Thatcher was more viscerally tormented by his past. With good reason. Losing Adam as he did was...wow. Just gut wrenching. Still, as much as I liked him - and I did a lot - and was just in tears in places as his story was revealed, the disjointed and confusing timeline of events in the book hampered me the most in relation to his past and his character. I just couldn't figure out when things were happening and how long it had been since he'd lost Adam.
It seemed like a really, really long time for the grief to still be so debilitating and devastating. That being said, even though I wasn't able to totally commit to the emotions as they were portrayed, I still felt them and understood (in theory) how utterly the events Thatcher suffered could wreck a person. I felt for Thatcher, mourned Adam with him, and held hope for Matt because Matt and Thatcher need each other very much. That need and that bond between them was fairly awesome to see as it strengthened into a potential relationship.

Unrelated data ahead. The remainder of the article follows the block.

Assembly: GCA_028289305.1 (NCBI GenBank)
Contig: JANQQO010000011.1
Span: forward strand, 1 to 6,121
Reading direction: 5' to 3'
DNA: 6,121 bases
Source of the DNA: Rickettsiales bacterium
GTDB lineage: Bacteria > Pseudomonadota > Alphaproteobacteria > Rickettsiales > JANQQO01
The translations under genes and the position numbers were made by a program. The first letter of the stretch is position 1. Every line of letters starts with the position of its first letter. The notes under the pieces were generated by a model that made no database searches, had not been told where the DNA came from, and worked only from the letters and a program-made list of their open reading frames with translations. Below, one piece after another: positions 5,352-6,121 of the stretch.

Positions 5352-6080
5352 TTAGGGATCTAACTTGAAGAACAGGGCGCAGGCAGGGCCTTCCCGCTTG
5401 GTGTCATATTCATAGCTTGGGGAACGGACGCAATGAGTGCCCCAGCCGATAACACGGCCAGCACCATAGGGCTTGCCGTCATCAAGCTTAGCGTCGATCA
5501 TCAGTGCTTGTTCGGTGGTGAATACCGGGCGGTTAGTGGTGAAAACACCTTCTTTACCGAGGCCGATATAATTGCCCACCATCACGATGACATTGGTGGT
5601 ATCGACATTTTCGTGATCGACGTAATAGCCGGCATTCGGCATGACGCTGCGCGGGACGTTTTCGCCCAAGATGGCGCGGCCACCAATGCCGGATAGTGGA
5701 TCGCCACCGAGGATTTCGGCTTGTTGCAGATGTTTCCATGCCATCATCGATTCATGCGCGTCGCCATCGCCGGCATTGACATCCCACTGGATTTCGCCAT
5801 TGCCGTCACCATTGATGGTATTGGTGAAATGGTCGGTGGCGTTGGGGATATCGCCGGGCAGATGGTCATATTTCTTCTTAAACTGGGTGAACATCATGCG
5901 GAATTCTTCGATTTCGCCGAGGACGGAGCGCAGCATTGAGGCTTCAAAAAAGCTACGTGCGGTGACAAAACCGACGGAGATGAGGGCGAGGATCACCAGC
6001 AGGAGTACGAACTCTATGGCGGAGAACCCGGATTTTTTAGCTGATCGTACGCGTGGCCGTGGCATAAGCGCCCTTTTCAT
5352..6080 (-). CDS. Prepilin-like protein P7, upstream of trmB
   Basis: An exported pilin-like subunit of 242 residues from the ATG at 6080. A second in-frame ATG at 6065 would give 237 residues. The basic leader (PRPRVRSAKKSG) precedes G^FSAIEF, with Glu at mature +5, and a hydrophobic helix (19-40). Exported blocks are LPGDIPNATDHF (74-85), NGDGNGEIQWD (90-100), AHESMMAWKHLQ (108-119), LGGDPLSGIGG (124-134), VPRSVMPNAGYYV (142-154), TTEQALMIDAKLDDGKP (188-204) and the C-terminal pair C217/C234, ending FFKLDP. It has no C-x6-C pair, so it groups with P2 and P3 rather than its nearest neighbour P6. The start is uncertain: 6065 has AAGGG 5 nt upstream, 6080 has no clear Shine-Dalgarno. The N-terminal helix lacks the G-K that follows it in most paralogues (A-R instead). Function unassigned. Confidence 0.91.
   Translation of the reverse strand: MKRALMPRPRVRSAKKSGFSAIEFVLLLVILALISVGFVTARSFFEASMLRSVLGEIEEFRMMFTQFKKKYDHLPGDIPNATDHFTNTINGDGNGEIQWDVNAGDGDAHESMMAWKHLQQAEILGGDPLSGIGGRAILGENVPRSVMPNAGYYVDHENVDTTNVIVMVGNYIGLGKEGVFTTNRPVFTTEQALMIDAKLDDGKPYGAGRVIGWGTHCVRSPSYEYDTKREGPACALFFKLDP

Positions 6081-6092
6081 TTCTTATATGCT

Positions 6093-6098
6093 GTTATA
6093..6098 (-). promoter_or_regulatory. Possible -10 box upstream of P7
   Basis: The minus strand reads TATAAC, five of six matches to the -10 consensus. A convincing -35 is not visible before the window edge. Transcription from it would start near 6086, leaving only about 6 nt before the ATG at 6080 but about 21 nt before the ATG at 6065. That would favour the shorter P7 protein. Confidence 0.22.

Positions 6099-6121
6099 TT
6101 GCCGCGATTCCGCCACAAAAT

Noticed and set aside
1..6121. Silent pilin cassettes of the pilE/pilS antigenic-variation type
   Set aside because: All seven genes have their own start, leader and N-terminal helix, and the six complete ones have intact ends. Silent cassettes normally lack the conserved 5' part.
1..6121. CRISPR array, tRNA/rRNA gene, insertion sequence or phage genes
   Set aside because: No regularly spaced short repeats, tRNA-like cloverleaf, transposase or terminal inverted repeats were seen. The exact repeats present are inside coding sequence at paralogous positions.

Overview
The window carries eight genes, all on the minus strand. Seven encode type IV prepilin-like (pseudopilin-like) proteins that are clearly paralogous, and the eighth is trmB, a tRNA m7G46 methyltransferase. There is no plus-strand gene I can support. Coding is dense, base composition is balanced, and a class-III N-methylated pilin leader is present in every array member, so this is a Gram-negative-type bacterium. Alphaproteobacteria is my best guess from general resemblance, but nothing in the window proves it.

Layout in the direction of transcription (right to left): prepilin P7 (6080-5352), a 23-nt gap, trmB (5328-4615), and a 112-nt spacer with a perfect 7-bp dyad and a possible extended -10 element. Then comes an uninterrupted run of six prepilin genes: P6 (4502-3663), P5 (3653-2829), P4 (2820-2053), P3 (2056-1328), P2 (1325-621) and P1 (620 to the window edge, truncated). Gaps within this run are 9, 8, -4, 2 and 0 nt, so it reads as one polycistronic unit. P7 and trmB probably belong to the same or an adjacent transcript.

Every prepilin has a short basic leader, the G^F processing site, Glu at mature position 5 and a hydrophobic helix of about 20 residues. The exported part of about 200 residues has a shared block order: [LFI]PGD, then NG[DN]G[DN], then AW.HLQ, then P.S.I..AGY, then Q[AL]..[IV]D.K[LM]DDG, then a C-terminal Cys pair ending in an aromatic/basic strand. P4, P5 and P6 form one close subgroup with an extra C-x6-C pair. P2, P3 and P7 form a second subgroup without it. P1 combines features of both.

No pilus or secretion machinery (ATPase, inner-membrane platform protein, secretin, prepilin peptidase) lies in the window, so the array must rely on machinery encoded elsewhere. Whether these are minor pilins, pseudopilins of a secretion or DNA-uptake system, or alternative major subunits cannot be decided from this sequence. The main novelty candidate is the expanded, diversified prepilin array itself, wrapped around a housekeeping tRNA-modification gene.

Not every facet of Blue worked perfectly for me. Not every element was as rich and well developed as I hoped. Not every aspect of the suspense was completely successful. Still, there was a wealth of gut wrenching, powerful emotions captured here, and a lot of solid storytelling that just flat-out touched me, or made me sad, or horrified me, or thrilled me. Maybe it wasn't a perfect puzzle for me once it was assembled, but it was entertaining, and some of those individual pieces were pretty damn awesome, all by themselves.
"So, what do we have?" Griggs asked.
Reed answered. "Total confusion, disconnected nothing, absolute bewilderment. It's an enigma wrapped in a mystery, stuffed in a burrito, and smothered in taco sauce." He smiled. "Sorry, Lieutenant, I'm a little hungry."